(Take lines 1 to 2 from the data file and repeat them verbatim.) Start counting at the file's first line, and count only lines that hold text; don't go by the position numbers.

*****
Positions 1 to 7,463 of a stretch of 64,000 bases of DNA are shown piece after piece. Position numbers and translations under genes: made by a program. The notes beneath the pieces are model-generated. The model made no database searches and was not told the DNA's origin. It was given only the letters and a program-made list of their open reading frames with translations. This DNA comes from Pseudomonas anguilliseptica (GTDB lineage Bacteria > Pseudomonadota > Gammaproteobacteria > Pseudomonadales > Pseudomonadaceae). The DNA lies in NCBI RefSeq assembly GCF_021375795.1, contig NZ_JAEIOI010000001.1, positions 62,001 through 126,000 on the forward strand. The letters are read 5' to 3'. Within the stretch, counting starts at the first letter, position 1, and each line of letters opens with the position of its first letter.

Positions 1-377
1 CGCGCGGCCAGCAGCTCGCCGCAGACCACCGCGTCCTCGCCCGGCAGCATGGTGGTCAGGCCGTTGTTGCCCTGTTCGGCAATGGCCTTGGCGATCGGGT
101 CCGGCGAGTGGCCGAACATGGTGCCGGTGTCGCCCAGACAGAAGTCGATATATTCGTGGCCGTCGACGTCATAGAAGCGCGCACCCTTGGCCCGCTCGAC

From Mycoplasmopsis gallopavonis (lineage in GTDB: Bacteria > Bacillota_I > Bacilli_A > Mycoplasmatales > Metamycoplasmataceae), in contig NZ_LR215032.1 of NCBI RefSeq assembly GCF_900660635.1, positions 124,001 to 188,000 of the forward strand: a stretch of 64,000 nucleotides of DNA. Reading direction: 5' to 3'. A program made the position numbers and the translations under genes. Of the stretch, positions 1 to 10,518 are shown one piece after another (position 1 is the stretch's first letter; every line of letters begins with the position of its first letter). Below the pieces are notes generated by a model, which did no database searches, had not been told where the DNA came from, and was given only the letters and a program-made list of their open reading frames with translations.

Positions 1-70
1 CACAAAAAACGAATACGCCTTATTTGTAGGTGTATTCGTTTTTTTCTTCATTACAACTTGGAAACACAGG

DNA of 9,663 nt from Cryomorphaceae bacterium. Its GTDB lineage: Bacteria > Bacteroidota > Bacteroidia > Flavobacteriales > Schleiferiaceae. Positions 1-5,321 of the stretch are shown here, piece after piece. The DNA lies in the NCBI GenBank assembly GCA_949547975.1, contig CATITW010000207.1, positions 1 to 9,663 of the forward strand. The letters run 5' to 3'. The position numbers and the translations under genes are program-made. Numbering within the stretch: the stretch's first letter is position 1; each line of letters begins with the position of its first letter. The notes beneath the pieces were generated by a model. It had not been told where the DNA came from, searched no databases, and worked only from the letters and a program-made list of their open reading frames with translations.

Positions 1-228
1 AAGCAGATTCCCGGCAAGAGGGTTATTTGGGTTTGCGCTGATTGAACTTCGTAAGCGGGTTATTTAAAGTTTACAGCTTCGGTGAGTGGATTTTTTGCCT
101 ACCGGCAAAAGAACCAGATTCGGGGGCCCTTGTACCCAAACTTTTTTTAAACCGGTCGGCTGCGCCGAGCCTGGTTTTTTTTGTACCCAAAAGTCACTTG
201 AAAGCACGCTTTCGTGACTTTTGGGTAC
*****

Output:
Positions 1 to 7,463 of a stretch of 64,000 bases of DNA are shown piece after piece. Position numbers and translations under genes: made by a program. The notes beneath the pieces are model-generated. The model made no database searches and was not told the DNA's origin. It was given only the letters and a program-made list of their open reading frames with translations. This DNA comes from Pseudomonas anguilliseptica (GTDB lineage Bacteria > Pseudomonadota > Gammaproteobacteria > Pseudomonadales > Pseudomonadaceae). The DNA lies in NCBI RefSeq assembly GCF_021375795.1, contig NZ_JAEIOI010000001.1, positions 62,001 through 126,000 on the forward strand. The letters are read 5' to 3'. Within the stretch, counting starts at the first letter, position 1, and each line of letters opens with the position of its first letter.

Positions 1-377